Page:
Supply chains, safety protocols hobble US factories

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Manufacturers emerging from weeks in hibernation during the pandemic are accelerating production with jumbled and less efficient plants, making it harder to rebuild the weakened U.S. industrial sector.

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Some U.S. factories are looking for alternative suppliers to compensate for plants that remain closed or are overwhelmed by orders for items in high demand. Other companies say new protective equipment and procedures to add space between workers will weigh on their profits and productivity.

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Meanwhile, many manufacturers are encountering bleak conditions in industrial markets that have shrunken with the contracting U.S. economy. Durable-goods orders in the U.S. are the lowest level in a decade, and surveys of purchasing managers manufacturers in the U.S., Europe and Asia suggest any recovery in the months ahead could be tentative.

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Other companies say they haven't been able take advantage of markets where demand has been more resilient. Ardisam Inc., which makes fishing and gardening equipment that is in high demand from people spending more time outdoors, hasn't been able to get enough parts for fence-post diggers and chicken pluckers from factories in China.

Chief Executive Michael Furseth said Ardisam's sales would have been 25% higher this spring if the Wisconsin-based company had stock on hand to fill all the orders it received. "You are just behind, and you can't catch up," he said.

Wanxiang America Corp., Illinois-based unit of one of China's largest auto-parts makers, restarted more than 20 plants in the U.S. last month after undergoing some modifications to reduce contact between employees.

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Pin Ni, president of Wanxiang America, said the idling of auto production in the U.S. bought time for Wanxiang's own supply chain in China to recover from lockdowns imposed on factories there earlier this year. But he said he expects some suppliers to go out of this year because they won't be viable at lower production rates anticipated across the auto industry.

"Any one failure is going to impact everybody," Mr. Pin said. "We're all co-dependent on each other."

General Motors Co. last month delayed plans to increase production of pickup trucks because of a shortage of parts from Mexico. Many manufacturing plants in Mexico, which surpassed China as the top trading partner to the U.S. last year, were ordered closed early during the pandemic. A gradual reopening of plants started Monday based on the level of contagion recorded in each of the country's 32 states.

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China has largely reopened its industrial economy, but many U.S. buyers are only now using items that would have been made and shipped from there earlier this year, when the economy was locked down and cargo traffic had collapsed.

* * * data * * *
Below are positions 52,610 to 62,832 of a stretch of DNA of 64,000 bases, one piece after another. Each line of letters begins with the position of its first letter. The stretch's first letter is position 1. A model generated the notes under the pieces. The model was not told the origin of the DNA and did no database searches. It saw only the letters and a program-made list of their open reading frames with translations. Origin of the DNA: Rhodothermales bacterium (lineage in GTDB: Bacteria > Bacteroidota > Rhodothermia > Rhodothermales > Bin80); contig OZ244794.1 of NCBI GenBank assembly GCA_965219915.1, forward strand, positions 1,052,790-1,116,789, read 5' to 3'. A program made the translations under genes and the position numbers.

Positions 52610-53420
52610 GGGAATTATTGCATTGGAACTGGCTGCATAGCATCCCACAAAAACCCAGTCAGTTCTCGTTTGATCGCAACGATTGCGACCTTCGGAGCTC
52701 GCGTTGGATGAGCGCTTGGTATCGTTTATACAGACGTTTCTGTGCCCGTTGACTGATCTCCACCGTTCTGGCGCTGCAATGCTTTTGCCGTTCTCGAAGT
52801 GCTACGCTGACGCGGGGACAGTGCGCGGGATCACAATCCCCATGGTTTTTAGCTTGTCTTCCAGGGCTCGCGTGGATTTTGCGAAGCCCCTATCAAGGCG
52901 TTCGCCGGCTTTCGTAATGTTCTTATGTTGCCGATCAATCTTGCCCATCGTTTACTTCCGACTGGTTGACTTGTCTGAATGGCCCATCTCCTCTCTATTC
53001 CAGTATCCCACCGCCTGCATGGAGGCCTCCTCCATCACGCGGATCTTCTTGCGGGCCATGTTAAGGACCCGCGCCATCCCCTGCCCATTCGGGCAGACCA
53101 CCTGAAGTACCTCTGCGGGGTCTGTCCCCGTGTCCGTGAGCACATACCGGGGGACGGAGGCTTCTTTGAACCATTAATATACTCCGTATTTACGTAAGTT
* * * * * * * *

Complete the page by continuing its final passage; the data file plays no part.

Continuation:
For other U.S. companies, strained overseas supply chains have created opportunities to fill orders domestically. Littlestown Foundry Inc., a Pennsylvania-based producer of aluminum-cast components for electrical equipment, said it obtained about $350,000 worth of orders in the past year from a customer that wanted to shift about $3.5 million worth of work annually to the U.S. from China.

"The good work we gobbled up right away," said Glen Morrell, Littlestown's vice president.

Litttlestown last week resumed shipments of aluminum parts to Mexico, where a plant in Juarez that finished the parts had been idled by government coronavirus restrictions. As production accelerates, Littlestown is stockpiling more aluminum ingots than usual because deliveries have been less reliable.

"I used to play inventories a lot closer than I am right now," he said.

Other companies have become more cost-conscious as disrupted supply chains and new spending on protocols erode profits. O-I Glass Inc., the biggest domestic producer of glass bottles, said it is using more expensive raw materials to make glass because of a shortage of recycled glass. The volume of recycled glass from states with deposits on beverage bottles plunged by two-thirds in April after redemptions on empties were suspended as a precaution for retail workers.

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"We've built our supply chains based on recycling," said Randy Burns, O-I's chief sustainability officer.

The virus has driven up costs and shaved profits for companies that haven't experienced supplier delays or falling sales. Housewares company Honey Can-Do International Inc. said its overhead costs have climbed, despite minimal disruption in shipments of kitchen, bathroom and home storage products from China, Vietnam and elsewhere in Asia.

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Chief Executive Steve Greenspon said the company's Illinois distribution center is less efficient now because operations have been reconfigured to separate employees. For instance, the company is only allowing one worker at a time to unload shipping containers, rather than the two people that usually work together inside the cramped metal boxes.

"The container takes twice as long to unload," he said.

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